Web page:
Notes: Abstract The spatial organisation of three major landscape types within the semi-arid woodlands of eastern Australia was studied by a detailed analysis of gradient-oriented transects (gradsects). The aim was to characterise the spatial organisation of each landscape, and to account for that organisation in functional terms related to the differential concentration of scarce resources by identifiable processes. Terrain, vegetation and soils data were collected along each gradsect. Boundary analysis was used to identify the types of landscape units at a range of scales. Soil analyses were used to determine the degree of differential concentration of nutrients within these units, and to infer the role of fluvial and aeolian processes in maintaining them. All three major landscape systems were found to be highly organised systems with distinctive resource-rich units or patches separated by more open, resource-poor zones. At the largest scale, distinct groves of trees were separated by open intergroves. At smaller-scales, individual trees, large shrubs, clumps of shrubs, fallen logs and clumps of grasses constituted discrete patches dispersed across the landscape. Our soil analyses confirmed that these patches act as sinks by filtering and concentrating nutrients lost from source areas (e.g., intergroves). We suggest that fluvial runoff-runon and aeolian saltation-deposition are the physical processes involved in these concentration effects, and in building and maintaining patches; biological activities also maintain patches. This organisation of patches as dispersed resource filters (at different scales) has the overall function of conserving limited resources within semi-arid landscape systems. Understanding the role of landscape patchiness in conserving scarce resources has important implications for managing these landscapes for sustainable land use, and for the rehabilitation of landscapes already degraded.
    Type of Medium: Electronic Resource
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  • 9
    ISSN: 1572-9761
    Keywords: ground-layer ; landscape function ; patch spacing ; runoff ; soil texture ; tree-layer
    Source: Springer Online Journal Archives 1860-2000
    Topics: Biology
    Notes: Abstract Fine-scale vegetation patches (〈5 m in width) are critically important in many landscapes because they function to obstruct surface flows of water and wind. These obstructions increase the infiltration of runoff and the capture of nutrients in runoff sediments and in wind-blown soil and litter. The importance of redistribution of runoff into runon patches from spaces between patches (fetches) is likely to be greater in drier than in wetter environments. In this paper we examine the hypothesis that the ratio of fetch to patch decreases as rainfall increases, and that this trend will be most evident on intermediate-textured soils because these soils are more prone to runoff. We measured fine-scale patches on 38 sites with sand, loam or clay soils. Sites were located along a 1000-mm rainfall gradient in the savannas of northern Australia. The width and intercept length of patches and the fetch between patches was measuring along line transects of 100–120 m oriented down slope. We found that the ratio of fetch to patch area did not decrease with decreasing rainfall, but increased on both sand and loam soils. This result was because with increasing rainfall mean spacing between patches disproportionally increased while mean patch size and cover declined. The cover of patches was negatively correlated with tree canopy cover, which significantly increased with rainfall. This negative correlation suggests that in higher rainfall savannas the size and spacing of ground-layer patches is controlled by the tree layer, and that as rainfall decreases this control decreases and runoff-runon processes increasingly structure the landscape. For savannas on clay soils these trends were not significant except that on the highest rainfall sites the cover of ground-layer patches was nearly 100% while trees were absent.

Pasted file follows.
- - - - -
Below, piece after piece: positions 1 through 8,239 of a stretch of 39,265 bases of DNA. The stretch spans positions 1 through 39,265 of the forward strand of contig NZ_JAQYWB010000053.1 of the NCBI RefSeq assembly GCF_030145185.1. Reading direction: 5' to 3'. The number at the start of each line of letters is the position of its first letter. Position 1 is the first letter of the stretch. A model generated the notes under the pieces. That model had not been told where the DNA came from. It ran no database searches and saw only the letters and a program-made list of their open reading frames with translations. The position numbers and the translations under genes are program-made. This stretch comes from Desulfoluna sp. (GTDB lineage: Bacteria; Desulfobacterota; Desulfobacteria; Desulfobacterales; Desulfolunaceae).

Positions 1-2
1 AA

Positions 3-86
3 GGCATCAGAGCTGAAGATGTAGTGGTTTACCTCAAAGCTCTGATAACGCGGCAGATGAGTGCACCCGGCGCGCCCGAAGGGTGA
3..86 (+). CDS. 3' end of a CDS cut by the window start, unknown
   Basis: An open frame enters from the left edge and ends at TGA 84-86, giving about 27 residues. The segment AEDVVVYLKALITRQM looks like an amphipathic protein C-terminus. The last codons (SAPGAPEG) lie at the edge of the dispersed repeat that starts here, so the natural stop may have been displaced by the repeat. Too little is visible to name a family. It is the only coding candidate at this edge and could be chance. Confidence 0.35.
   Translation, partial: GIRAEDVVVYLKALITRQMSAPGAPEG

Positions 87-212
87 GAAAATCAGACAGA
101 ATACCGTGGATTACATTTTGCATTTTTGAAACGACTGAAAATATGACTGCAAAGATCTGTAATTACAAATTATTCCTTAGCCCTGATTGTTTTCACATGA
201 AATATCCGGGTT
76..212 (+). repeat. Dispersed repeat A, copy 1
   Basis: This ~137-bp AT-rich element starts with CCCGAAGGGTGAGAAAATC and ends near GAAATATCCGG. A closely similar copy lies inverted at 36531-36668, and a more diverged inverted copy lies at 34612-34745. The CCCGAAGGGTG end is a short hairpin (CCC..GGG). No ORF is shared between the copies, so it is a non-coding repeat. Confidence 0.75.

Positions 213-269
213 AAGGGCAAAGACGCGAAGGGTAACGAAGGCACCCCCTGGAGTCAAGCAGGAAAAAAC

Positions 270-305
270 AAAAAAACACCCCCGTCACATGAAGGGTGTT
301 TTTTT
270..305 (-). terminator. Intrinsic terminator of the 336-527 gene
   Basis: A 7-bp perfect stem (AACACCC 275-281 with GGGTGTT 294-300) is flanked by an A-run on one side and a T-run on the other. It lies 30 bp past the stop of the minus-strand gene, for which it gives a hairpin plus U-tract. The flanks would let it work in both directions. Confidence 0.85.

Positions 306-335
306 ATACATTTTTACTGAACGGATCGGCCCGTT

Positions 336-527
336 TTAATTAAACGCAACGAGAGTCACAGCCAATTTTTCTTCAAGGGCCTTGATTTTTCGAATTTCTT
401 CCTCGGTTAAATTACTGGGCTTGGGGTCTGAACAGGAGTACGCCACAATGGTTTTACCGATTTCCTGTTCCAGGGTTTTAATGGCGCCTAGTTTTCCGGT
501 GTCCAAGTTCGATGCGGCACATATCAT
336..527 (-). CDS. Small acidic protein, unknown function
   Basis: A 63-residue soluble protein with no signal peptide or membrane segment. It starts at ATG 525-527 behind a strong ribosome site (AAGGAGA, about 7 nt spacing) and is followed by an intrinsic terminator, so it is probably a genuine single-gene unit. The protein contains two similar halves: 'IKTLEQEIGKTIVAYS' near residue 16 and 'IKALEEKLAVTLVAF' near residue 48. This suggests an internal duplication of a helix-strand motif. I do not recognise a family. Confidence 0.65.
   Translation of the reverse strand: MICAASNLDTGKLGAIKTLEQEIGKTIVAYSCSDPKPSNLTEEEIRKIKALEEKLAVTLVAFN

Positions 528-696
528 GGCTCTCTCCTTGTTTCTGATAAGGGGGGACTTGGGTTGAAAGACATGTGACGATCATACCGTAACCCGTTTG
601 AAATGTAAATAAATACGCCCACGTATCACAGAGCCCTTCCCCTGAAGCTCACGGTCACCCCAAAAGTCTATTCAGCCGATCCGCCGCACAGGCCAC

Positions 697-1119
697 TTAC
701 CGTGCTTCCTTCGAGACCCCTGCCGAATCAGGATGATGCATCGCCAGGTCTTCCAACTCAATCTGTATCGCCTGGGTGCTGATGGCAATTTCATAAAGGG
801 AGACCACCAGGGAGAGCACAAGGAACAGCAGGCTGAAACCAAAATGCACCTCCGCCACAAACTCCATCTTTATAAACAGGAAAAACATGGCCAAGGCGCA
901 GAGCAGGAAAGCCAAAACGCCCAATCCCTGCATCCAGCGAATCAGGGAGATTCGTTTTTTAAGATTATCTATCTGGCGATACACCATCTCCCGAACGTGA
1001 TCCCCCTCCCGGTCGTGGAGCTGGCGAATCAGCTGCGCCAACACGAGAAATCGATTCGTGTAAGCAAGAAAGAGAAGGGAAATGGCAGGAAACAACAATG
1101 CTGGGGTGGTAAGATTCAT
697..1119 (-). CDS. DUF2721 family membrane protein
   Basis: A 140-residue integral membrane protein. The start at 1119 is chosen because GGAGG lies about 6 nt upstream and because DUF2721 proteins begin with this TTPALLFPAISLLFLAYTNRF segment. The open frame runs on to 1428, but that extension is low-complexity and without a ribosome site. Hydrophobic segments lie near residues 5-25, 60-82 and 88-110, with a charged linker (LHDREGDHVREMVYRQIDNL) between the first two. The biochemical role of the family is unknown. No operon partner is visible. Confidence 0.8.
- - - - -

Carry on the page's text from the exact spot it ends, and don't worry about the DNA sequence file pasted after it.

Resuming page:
Type of Medium: Electronic Resource
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  • 10
    Publication Date: 2000-01-01
    Print ISSN: 1432-9840
    Electronic ISSN: 1435-0629
    Topics: Biology
    Published by Springer